Africa’s First Research Institute – The Shaman

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When you’ve got a problem to solve, you probably would go to the laboratory or a library or a scholar to help you out with it. Before the western development encroached African countries, we had our own personal research institute capable of healing, foretelling, protection, predicting weather changes and even at times manipulating the weather. This African Research institutes were run by an experienced aged fellow of the society usually given the title SHAMAN which would mean the witch doctor or the native doctor in other languages in African countries. The shaman is a person regarded as having access to, and influence in, the world of benevolent and malevolent spirits, who typically enters into a trance state during a ritual, and practices divination and healing.
Shamanism encompasses the premise that shamans are intermediaries or messengers between the human world and the spirit worlds. Shamans are said to treat ailments/illness by mending the soul. Alleviating traumas affecting the soul/spirit restores the physical body of the individual to balance and wholeness. The shaman also enters supernatural realms or dimensions to obtain solutions to problems afflicting the community. Shamans may visit other worlds/dimensions to bring guidance to misguided souls and to ameliorate illnesses of the human soul caused by foreign elements. The shaman operates primarily within the spiritual world, which in turn affects the human world. The restoration of balance results in the elimination of the ailment.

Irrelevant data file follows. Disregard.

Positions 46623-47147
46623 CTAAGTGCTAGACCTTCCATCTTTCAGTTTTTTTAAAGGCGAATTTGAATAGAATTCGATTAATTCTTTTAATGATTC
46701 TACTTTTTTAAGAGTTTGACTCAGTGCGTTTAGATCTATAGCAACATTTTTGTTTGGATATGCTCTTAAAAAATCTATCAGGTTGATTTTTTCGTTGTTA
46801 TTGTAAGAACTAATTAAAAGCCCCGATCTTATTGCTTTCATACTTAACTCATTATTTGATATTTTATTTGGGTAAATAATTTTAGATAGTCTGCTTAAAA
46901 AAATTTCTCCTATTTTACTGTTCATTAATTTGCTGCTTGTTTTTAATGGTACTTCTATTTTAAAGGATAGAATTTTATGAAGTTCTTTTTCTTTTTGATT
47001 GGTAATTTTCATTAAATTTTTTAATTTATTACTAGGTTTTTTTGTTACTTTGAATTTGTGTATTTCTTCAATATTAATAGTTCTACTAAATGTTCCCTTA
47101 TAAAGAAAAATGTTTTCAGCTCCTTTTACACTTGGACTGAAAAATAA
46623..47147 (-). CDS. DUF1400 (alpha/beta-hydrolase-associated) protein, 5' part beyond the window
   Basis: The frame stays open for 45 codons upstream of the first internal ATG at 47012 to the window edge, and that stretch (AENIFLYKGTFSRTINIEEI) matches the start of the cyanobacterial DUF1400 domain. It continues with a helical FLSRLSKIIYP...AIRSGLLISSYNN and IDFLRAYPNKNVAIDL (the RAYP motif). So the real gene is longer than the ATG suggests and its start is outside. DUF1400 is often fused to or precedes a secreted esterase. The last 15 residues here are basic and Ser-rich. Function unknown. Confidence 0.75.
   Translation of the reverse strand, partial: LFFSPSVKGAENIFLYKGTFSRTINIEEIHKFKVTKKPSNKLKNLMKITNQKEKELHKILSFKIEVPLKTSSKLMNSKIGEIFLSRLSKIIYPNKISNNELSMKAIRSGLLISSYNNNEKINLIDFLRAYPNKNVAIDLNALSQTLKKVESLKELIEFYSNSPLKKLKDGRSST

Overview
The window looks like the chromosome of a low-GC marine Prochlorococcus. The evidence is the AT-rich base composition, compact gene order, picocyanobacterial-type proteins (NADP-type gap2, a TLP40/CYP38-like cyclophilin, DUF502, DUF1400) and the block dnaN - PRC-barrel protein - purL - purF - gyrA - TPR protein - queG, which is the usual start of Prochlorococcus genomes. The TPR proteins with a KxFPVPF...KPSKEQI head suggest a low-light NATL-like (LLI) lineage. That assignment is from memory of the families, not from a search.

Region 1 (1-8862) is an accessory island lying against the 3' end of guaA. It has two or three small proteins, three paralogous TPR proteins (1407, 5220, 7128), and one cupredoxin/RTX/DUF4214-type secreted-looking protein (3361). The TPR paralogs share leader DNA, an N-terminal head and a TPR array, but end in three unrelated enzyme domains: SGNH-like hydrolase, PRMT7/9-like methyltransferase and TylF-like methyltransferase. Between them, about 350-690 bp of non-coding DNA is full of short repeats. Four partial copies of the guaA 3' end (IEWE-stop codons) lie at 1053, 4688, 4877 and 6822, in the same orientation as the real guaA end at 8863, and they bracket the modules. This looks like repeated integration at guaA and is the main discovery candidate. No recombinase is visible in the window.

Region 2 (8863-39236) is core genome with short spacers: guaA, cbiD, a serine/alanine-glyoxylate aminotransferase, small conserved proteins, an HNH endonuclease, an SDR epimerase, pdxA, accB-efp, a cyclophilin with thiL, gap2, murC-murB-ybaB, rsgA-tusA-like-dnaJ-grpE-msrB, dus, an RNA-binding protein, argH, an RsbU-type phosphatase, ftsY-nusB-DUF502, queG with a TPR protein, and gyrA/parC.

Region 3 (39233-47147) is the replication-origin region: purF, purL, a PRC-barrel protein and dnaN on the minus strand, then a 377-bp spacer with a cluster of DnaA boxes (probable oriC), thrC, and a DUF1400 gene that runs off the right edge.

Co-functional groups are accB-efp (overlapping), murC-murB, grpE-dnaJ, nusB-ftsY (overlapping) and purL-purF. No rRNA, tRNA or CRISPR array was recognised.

Shamanic beliefs and practices have attracted the interest of scholars from a wide variety of disciplines, including anthropologists, archaeologists, historians, religious studies scholars, and psychologists. Here’s a video of a typical Shaman in Africa.

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